888 N.E.2d 861
Discussion and Decision

Article I, § 21 of the Indiana Constitution provides that "[n]o person's property shall be taken by law, without just compensation; nor, except in case of the State, without such compensation first assessed and tendered." Indiana Code § 32-24-1-16 further provides that "[a] person having an interest in property that has been or may be required for a public use without the procedures of [the eminent domain] article or any prior law followed is entitled to have the person's damages assessed" under Indiana's statutory eminent domain procedure, found at Indiana Code chapter 32-24-1. Cases brought pursuant to Indiana Code § 32-24-1-16 are known as inverse condemnation actions. As we have observed in the past, condemnation proceedings are comprised of two stages: (1) an initial or summary phase, and (2) the phase during which the fact finder determines damages. City of Hammond v. Marina Entm't Complex, Inc., 733 N.E.2d 958, 966 (Ind.Ct.App.2000), trans. denied. "During the initial or summary phase of the proceedings, the action consists solely of legal issues which are decided by the trial court." Id. "During the second stage of the condemnation proceedings the fact finder must determine the amount of damages sustained by the landowner." Id.

The State raises four issues on appeal, pertaining to both the initial phase and the damages phase of the adjudication of Dunn's inverse condemnation complaint. We find one issue dispositive: whether the trial court erred as a matter of law in granting partial summary judgment in favor of Dunn and against the State when the State built a median that forces traffic moving in certain directions to travel a more circuitous route to and from Dunn's business property. We therefore will not reach the remaining issues.

"The standard of review of a summary judgment ruling is the same as that used in the trial court: summary judgment is appropriate only where the evidence shows there is no genuine issue of material fact and the moving party is entitled to a judgment as a matter of law." Row v. Holt, 864 N.E.2d 1011, 1013 (Ind.2007) (quoting Gunkel v. Renovations, Inc., 822 N.E.2d 150, 152 (Ind.2005)). All inferences are to be drawn in favor of the non-moving party. Id. "The party appealing from the grant of summary judgment has the burden of persuading the appellate tribunal that the trial court erroneously determined that there is no material issue of fact and that the movant was entitled to summary judgment as a matter of law." Ind. State Bd. of Pub. Welfare v. Tioga Pines Living Ctr., Inc., 622 N.E.2d 935, 940 (Ind.1993).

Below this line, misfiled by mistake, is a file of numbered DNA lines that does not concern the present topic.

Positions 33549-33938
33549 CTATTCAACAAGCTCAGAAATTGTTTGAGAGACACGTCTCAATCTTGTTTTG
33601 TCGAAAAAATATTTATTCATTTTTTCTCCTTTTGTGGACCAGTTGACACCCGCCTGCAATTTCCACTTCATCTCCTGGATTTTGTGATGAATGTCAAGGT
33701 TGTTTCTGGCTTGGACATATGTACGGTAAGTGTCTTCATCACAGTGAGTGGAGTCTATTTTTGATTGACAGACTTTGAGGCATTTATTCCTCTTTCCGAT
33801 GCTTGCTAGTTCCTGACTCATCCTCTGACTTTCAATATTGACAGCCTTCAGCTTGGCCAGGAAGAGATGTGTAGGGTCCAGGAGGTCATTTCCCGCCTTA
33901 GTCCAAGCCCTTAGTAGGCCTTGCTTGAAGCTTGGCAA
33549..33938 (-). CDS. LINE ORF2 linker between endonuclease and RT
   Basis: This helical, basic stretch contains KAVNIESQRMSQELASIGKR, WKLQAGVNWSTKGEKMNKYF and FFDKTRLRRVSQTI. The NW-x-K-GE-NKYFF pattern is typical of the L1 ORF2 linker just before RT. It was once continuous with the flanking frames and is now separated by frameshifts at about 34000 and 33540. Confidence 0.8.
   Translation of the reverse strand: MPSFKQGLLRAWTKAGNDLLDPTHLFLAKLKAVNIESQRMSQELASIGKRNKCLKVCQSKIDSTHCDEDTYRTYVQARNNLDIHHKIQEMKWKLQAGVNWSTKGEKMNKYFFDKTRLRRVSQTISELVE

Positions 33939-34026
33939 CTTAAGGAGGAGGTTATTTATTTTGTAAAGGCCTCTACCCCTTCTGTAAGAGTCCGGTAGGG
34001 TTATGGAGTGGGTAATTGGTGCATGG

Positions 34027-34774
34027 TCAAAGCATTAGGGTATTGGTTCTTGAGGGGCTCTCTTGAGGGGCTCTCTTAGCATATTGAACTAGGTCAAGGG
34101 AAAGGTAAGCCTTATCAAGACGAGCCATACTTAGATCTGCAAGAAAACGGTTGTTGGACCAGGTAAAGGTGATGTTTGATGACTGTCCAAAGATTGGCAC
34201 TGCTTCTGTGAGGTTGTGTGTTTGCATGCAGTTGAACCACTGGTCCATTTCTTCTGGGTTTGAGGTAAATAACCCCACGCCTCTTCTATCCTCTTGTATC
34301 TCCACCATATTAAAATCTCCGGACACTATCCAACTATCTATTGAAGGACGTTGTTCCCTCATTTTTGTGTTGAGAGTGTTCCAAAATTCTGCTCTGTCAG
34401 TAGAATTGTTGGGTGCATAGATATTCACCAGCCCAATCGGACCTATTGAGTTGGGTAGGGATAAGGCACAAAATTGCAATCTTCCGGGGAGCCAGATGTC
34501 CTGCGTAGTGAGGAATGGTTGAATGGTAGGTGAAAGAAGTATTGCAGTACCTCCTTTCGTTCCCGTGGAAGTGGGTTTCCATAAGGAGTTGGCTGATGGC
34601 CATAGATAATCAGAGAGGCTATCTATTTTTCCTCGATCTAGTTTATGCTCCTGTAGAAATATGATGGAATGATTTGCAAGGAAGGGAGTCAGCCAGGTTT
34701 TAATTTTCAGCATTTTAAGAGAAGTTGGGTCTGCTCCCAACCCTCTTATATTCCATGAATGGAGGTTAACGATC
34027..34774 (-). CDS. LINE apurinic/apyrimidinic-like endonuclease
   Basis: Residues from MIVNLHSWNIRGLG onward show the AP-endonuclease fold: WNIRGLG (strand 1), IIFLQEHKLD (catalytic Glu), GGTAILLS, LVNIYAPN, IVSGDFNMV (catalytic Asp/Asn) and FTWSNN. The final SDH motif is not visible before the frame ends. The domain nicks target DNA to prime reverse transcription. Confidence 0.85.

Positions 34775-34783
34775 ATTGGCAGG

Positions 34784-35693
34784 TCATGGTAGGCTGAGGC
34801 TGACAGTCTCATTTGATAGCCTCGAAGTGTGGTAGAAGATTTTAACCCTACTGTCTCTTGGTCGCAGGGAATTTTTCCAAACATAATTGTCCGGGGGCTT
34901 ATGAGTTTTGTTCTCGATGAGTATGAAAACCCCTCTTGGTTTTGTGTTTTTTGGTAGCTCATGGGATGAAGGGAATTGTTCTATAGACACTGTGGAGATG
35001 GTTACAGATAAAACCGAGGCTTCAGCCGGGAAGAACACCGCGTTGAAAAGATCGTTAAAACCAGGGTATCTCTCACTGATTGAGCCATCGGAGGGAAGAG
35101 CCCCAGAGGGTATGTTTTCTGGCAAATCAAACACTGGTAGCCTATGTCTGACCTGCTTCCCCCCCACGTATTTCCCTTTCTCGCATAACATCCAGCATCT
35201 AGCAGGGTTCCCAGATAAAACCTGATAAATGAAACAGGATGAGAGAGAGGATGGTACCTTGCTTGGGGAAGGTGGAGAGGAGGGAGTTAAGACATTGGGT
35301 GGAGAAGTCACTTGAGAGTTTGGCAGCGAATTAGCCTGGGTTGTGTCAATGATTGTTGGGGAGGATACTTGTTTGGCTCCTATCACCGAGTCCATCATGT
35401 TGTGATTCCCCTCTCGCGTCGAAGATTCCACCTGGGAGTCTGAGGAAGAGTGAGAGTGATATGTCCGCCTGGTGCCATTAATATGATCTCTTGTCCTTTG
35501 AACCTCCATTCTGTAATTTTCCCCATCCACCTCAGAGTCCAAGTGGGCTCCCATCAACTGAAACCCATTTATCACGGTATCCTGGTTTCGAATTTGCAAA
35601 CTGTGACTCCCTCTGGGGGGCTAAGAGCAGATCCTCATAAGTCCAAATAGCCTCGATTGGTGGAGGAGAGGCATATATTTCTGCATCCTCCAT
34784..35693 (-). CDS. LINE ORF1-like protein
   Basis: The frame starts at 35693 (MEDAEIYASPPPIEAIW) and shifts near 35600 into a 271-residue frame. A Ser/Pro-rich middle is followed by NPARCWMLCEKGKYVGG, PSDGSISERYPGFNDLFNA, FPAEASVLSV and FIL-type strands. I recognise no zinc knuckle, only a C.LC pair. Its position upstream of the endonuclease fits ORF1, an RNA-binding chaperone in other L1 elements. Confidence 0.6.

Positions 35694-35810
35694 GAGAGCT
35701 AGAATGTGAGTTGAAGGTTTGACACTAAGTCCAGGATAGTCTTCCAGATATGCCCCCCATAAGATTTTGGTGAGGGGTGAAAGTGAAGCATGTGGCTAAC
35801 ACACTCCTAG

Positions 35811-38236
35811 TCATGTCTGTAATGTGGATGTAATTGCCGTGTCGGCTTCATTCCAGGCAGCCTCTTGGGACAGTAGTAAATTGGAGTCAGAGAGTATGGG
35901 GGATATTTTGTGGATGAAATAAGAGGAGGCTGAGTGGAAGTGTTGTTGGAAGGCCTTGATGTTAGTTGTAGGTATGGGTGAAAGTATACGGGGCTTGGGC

Here, the parties do not quibble about whether material issues of fact were shown by the evidence designated in support of the parties' summary judgment motions. Instead, they disagree about whether Dunn was entitled to summary judgment as a matter of law.5 Whether a taking has occurred is a question of law, Biddle v. BAA Indianapolis, LLC, 860 N.E.2d 570, 575 (Ind.2007), and we review questions of law de novo, Bradley v. City of New Castle, 764 N.E.2d 212, 216 (Ind. 2002).

The State contends that Dunn was not entitled to summary judgment as a matter of law because the construction of a median, resulting in a circuitous route of ingress and egress for a property, does not constitute a compensable taking under

888 N.E.2d 862

Indiana eminent domain law. Dunn counters that he is entitled to compensation under Indiana Code § 8-23-8-16 and that Indiana case law "holds that a determination of a `taking' relative to a business owner's loss of access requires a fact-sensitive inquiry to consider whether the State action interferes with the distinct investment-backed expectations of the owner and whether the State action interfered with the present use of the property so as to substantially diminish the value of the property." Appellee's Br. p. 13.

In order to determine whether a taking of property has occurred, we look at whether the plaintiff landowner has shown that he or she "has an interest in land which has been taken for a public use without having been appropriated under eminent domain laws." Jenkins v. Bd. of County Comm'rs of Madison County, 698 N.E.2d 1268, 1270 (Ind.Ct.App.1998) (citing City of Hammond, Lake County v. Drangmeister, 173 Ind.App. 476, 364 N.E.2d 157, 159 (1977)), reh'g denied, trans. denied. The threshold question in determining whether a taking has occurred is whether the plaintiff landowner has a property interest in the property that has been acquired by the State. See Ind.Code § 32-24-1-16 (allowing inverse condemnation suits where a "person ha[s] an interest in property").

"`Property' in its legal sense means a valuable right or interest in something rather than the thing itself, and is the right to possess, use and dispose of that something in such a...